Fourier Transform Method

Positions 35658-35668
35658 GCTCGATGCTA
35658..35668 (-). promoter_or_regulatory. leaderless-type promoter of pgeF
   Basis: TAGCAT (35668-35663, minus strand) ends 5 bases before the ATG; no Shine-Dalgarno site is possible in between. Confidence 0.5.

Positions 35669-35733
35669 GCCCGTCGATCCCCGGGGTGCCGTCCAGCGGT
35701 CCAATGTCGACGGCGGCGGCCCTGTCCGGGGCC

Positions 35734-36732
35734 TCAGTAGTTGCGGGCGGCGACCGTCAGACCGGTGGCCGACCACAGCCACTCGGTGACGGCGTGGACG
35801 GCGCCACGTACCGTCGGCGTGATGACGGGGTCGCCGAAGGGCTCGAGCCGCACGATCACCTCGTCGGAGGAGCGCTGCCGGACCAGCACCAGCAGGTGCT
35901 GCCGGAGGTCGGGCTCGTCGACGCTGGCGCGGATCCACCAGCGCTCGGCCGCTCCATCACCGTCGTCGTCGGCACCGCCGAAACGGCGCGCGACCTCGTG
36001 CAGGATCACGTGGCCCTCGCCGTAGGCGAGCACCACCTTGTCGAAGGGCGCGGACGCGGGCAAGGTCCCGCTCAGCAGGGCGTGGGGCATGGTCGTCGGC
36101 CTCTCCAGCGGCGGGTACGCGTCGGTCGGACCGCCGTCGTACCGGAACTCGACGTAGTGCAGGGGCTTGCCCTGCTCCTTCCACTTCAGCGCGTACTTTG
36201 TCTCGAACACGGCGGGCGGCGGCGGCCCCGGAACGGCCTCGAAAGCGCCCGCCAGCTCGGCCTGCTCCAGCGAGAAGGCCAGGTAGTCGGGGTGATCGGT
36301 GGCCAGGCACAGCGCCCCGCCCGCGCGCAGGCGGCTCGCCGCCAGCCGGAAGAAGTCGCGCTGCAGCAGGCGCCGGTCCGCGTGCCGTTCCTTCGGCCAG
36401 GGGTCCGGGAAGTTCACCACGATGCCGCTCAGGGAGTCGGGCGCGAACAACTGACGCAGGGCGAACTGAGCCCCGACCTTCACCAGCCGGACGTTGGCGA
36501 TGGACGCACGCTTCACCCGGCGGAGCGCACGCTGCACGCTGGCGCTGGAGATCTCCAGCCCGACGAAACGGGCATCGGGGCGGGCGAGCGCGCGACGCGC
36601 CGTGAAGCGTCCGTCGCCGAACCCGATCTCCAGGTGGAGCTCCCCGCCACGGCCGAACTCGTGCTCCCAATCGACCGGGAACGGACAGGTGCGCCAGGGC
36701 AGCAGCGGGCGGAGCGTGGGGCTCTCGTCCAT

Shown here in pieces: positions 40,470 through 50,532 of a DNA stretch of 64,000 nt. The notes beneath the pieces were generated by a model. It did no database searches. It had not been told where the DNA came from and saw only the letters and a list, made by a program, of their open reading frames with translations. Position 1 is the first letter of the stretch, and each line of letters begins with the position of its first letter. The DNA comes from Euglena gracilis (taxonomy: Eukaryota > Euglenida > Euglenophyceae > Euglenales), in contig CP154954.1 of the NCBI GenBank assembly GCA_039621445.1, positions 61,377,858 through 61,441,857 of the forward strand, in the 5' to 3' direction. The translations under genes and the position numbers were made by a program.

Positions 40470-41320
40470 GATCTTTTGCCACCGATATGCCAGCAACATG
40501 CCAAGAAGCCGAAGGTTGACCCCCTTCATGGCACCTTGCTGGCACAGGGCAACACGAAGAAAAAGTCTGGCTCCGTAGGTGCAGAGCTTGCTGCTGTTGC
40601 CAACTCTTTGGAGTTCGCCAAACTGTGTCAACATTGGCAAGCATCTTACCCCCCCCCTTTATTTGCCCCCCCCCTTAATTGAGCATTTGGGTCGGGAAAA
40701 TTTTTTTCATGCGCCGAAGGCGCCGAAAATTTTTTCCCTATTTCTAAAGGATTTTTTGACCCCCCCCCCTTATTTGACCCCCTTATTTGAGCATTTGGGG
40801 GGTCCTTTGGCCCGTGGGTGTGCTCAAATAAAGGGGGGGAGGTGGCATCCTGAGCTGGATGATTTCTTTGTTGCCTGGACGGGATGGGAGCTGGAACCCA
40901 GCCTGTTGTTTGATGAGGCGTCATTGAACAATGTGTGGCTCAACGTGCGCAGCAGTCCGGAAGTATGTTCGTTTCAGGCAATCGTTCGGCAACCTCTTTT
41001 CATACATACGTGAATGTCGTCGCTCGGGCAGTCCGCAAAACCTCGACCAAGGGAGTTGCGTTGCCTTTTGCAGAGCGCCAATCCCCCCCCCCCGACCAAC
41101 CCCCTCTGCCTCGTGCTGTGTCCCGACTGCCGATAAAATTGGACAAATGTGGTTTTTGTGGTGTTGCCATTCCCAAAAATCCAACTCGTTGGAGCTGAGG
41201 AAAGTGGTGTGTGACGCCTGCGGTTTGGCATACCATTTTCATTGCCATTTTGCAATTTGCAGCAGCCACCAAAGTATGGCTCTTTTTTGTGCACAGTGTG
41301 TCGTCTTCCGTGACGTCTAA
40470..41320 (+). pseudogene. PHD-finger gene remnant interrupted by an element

In the first one the Fourier transformation is used to simulate the propagation of each plane of depth of the object to the hologram plane. The Fourier transformation concept was first introduced by Brown and Lohmann with the detour phase method leading to cell oriented holograms. A coding technique suggested by Burch replaced the cell oriented holograms by point holograms and made this kind of computer generated holograms more attractive. In a Fourier Transform hologram the reconstruction of the image occurs in the far field. This is usually achieved by using the Fourier transforming properties of a positive lens for reconstruction. So there are two steps in this process: computing the light field in the far observer plane, and then Fourier transforming this field back to the lens plane. These holograms are called Fourier Based Holograms. First CGHs based on the Fourier transform could reconstruct only 2D images. Brown and Lohmann introduced a technique to calculate computer generated holograms of 3D objects. Calculation of the light propagation from three-dimensional objects is performed according to the usual parabolic approximation to the Fresnel-Kirchhoff diffraction integral. The wavefront to be reconstructed by the hologram is, therefore, the superposition of the Fourier transforms of each object plane in depth, modified by a quadratic phase factor.
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